Should you answer a call to crowdfund our under-resourced teachers?


In an episode of Abbott Elementary, the sitcom about a group of teachers in an under-resourced Philadelphia school, novice teacher Janine takes to TikTok. The joke is that she needs to use TikTok to fundraise to get her classroom much needed school supplies.

Although played for laughs in this award-winning show created by Quinta Brunson, one education blogger wrote: “In tonight’s episode … we learned the lesson that all teachers know — schools are underfunded, and [supply] wishlists have the ability to make teachers REALLY happy.”

Actually, crowdfunding for schools in real life can provide immediate and necessary resources. There is even early research to say that crowdfunding leads to better learning outcomes for students.

In this season of giving, that is something to think about as you decide where to put your money.

Although individual donations cannot compensate for the structural conditions of general underfunding and inequitable funding of public schools, a crowdfunded teacher’s classroom may have better outcomes than one that is not.

Diverse learning needs

One study from California showed how extra funds from teacher crowdfunding efforts allowed teachers to run projects that fully address the diverse learning needs of their students.

Another study shows how educators’ crowdfunding efforts are linked to higher test scores for students, even when the crowdfunding is unsuccessful.

However, any benefits of crowdfunding in education should not gloss over the fact that there is a systematic lack of public support for public education teachers. This is especially relevant for the most under-resourced schools: those that serve low-income communities, both urban and rural.

This is part of the broader crisis in public education.

Pervasive under-resourcing of schools

To meet the needs of their students and classrooms, educators in the United States have been paying out-of-pocket or using private sponsors to pay for books, software, pencils and paper, classroom decorations, prizes, snacks and even cleaning supplies.

According to an estimate by the National Education Association, 90 per cent of teachers spend money on their students. This year, many will spend an average of US$820, which is a $500 increase since before the pandemic.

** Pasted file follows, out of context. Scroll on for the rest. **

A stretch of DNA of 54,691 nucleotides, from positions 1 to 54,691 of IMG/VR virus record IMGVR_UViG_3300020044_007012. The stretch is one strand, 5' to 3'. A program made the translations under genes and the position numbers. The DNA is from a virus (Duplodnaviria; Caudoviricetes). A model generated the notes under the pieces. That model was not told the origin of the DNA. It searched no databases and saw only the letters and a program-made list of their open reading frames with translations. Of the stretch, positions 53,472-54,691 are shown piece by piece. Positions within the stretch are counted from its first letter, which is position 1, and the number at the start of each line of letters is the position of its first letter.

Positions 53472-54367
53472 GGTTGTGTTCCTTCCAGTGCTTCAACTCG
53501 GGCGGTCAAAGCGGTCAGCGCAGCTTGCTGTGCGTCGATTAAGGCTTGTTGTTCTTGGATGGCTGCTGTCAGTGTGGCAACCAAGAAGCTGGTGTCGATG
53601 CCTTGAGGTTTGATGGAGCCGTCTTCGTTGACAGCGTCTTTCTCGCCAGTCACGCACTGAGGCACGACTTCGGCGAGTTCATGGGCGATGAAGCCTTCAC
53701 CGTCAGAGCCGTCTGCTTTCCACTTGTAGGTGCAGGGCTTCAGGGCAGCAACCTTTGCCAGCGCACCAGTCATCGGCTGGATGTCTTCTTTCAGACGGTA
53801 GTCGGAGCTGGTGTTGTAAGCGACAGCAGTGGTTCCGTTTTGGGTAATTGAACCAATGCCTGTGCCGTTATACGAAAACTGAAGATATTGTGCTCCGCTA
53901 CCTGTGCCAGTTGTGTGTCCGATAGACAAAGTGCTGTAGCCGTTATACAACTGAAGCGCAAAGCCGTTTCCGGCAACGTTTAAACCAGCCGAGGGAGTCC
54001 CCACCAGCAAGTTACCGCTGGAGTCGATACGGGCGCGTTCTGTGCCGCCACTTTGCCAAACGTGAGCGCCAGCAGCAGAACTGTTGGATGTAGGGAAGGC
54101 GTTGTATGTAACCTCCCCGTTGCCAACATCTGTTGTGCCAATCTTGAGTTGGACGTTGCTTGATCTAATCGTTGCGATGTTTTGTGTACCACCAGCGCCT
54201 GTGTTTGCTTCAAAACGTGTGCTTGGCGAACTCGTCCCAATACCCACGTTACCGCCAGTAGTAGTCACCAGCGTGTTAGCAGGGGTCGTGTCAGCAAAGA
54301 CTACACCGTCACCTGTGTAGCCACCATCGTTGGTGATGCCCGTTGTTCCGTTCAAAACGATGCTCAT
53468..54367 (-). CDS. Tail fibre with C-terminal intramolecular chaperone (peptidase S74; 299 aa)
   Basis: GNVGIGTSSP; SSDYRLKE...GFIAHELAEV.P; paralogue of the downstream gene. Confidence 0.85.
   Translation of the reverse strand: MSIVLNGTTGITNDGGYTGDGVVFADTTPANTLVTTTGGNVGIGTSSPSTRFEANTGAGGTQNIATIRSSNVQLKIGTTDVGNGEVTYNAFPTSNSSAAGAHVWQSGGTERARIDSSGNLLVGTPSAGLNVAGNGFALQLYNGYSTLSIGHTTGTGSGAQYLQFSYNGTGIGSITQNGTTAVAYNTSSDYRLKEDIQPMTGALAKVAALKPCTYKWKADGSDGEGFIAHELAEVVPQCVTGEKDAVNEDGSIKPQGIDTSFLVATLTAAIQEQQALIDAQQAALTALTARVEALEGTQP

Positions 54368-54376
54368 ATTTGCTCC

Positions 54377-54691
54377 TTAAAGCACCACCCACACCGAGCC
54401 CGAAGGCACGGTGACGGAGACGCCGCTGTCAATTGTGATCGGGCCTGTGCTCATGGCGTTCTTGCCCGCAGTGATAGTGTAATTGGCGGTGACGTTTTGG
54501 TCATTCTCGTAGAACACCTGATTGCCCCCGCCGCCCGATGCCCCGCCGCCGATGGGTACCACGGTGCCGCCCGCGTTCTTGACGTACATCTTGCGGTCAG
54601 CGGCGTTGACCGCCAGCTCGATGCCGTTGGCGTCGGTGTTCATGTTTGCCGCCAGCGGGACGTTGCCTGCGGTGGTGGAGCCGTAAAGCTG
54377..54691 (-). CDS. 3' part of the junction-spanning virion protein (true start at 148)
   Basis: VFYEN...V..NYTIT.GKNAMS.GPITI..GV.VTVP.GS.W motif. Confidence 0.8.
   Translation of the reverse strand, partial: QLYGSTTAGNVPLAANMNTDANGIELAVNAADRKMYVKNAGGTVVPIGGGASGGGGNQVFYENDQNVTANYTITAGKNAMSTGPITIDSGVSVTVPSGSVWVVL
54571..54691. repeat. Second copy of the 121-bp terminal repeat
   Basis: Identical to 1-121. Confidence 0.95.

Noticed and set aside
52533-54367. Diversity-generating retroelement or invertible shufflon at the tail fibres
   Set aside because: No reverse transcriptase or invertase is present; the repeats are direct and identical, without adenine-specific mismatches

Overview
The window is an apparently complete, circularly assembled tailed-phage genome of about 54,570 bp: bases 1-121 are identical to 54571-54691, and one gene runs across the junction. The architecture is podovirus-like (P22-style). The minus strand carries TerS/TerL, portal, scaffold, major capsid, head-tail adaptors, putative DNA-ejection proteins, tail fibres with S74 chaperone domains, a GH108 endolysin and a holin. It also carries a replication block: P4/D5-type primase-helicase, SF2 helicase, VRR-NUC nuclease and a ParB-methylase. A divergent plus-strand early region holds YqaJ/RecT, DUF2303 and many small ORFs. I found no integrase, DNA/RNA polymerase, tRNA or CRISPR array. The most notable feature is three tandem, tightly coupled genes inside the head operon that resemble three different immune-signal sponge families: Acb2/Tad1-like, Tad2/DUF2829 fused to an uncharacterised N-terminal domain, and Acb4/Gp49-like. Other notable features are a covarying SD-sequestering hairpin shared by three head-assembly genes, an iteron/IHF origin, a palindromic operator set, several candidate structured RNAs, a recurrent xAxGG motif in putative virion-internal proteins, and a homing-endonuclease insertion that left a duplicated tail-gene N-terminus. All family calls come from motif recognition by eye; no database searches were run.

No wonder educators are turning to crowdfunding sites, like Amazon Wishlists and DonorsChoose, the not-for-profit crowdfunder which makes “it easy for anyone to help a teacher in need.”

In a sign of support for teachers, as well as to take a stand on the dismal state of funding for education in the U.S., the American Federation of Teachers (AFT) donated $400,000 to educators through DonorsChoose in March 2022.

At the time of the donation, AFT President Randi Weingarten said:
“We’re spreading hope and expressing gratitude to teachers and school staff who’ve sacrificed so much to ensure a better life for our children and our communities. And we’re also shining a spotlight on decades of underfunding and the urgent need to invest in our kids and the schools they attend.”

Job satisfaction is dropping; strikes are increasing

The teaching profession was already facing challenges before the COVID-19 pandemic. The pandemic intensified stressors on educators and the public school system. Similar to Canada, teachers in the U.S. face low salaries as well as inadequate resources for academic programming, support staff and social supports. Staffing shortages among teachers that began prior to the pandemic are now reaching crisis levels.

Contributing to these challenges is the fact that public schools are increasingly sites of political conflict, as conservative activists and state legislatures take aim at, among other things, how to teach about race and LGBTQ+ rights and contest books stocked in classrooms and libraries.

Among public educators, job satisfaction is low.

As a testament to the dissatisfaction of educators being asked to do too much with too little, 2022 saw another wave of strikes among K-12 teachers’ unions.

Teachers from Roosevelt High School in Seattle picket during a strike over pay, mental health support and staffing ratios, September 2022. (AP Photo/Jason Redmond)

Strike demands include pay increases; resources for academic programming; smaller class sizes; investment in counsellors, nurses and social workers; and addressing hot and poorly ventilated classrooms, among other issues.

Educators also continue to leave the profession.

report from the National Education Association identifies under-resourcing and the expectation that educators will spend their personal money as factors driving educators away from the profession.

Public school system needs investments

Canada is also seeing educators leaving the profession and increased strike mobilization. In both countries, these are signs that the people doing the critical work of education feel that their conditions of work are unsustainable.

The benefits of a good public education system include a healthy community and democracy and therefore we need to ensure that students have access to them. Crowdfunding is one solution to help fill immediate resource shortages. At the same time, we also need to demand policies that make necessary investments in our public schools.

Author Bio: Rachel K. Brickner is a Professor of Politics at Acadia University